Obesity is the major metabolic disorder that affects more than 2 billion people worldwide and the prevalence of this disorder has been more than doubled since 1980. Increasing fat mass is the hallmark of obesity which is the result of an imbalance between the energy intake and expenditure. Both the adults and young ones are affected by this nutritional disorder. A high prevalence of obesity and obesity-related diseases is posing ever increasing threat to global health. In Qatar, approximately 30% of the population (6 - 11 years) is overweight or obese [1] . These children are having significantly increased the risk of obesity, hypertriglyceridemia, low HDL-cholesterol, and higher atherogenic index compared with children who were normal weight. Obesity is significantly associated with cardiovascular disorder; however, the mechanism involved is poorly understood. Excess of adipose tissue marks obesity which influences the circulating cardiovascular risk factors that are involved in the development of type 2 diabetes and cardiovascular disease. Hence, it is essential to explore and understand the different factors, such as diet, physiological responses to diet and most importantly the role of gut microbiota in the regulation of body weight and maintaining energy homeostasis [2] .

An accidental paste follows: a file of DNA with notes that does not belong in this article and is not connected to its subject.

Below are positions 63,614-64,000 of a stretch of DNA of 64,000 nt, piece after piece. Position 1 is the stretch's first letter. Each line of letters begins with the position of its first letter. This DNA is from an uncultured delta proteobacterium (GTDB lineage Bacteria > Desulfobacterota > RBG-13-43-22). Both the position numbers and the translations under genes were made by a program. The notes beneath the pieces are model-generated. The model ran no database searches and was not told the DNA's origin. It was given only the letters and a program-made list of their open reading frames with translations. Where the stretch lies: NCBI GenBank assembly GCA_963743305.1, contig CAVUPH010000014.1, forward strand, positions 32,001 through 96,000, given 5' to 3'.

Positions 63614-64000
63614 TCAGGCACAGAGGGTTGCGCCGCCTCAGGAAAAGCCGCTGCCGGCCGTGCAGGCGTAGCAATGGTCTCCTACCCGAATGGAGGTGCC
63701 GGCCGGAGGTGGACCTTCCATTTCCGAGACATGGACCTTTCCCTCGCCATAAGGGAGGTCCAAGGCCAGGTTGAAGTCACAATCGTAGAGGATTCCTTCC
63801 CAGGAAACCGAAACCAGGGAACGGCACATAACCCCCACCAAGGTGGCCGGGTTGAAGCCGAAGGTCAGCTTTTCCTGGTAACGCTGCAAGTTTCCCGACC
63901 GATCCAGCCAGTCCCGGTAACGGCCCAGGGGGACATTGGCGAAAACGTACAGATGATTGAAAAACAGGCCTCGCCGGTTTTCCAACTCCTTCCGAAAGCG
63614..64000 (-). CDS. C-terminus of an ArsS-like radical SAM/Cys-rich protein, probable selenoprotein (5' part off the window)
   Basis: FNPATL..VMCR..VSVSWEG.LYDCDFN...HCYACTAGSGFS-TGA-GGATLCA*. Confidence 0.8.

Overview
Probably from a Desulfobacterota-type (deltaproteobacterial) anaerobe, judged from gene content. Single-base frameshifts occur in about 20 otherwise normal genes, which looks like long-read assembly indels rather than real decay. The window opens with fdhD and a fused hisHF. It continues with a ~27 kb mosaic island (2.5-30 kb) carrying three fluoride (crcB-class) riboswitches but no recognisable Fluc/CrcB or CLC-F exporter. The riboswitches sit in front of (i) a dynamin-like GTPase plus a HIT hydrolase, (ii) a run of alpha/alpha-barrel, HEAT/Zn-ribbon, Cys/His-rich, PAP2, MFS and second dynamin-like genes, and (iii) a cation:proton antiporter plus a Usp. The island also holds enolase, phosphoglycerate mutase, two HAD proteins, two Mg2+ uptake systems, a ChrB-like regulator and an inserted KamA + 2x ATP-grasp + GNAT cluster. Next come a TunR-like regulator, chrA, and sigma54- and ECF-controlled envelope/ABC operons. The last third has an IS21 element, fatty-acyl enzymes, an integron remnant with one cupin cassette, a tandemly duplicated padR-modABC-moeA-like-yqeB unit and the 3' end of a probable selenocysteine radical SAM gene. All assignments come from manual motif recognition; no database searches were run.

Gut microbiota comprises of abundant species of bacteria and their diversity is significantly contributed to the maintenance of health; whereas, changes in their composition contribute to the development of diseases. Studies have suggested that food in the intestine interacts with gut microbiota, and when this interaction is disturbed either by diet or the change in the gut microbial community, it eventually leads to health disorders, such as obesity, obesity associated inflammation and insulin resistance. In addition, gut microbiota is involved in many of the host functions, such as energy harvest, fat storage and immune response, hence studying the impact of high fat and high sugar diet on the gut flora and their metabolites will be useful to understand the role of gut microbes on obesity and obesity related cellular changes that lead to obese phenotype. Recent studies have suggested that gut microbiome plays a major role in contributing the risk for various chronic diseases, such as obesity, type 2 diabetes, cardiovascular disease and cancer. It is understood that diet plays a major role in shaping the microbiome; however, the role of gut microbiota in the regulation of body weight and maintaining energy homeostasis still needs to be studied to understand the mechanism involved.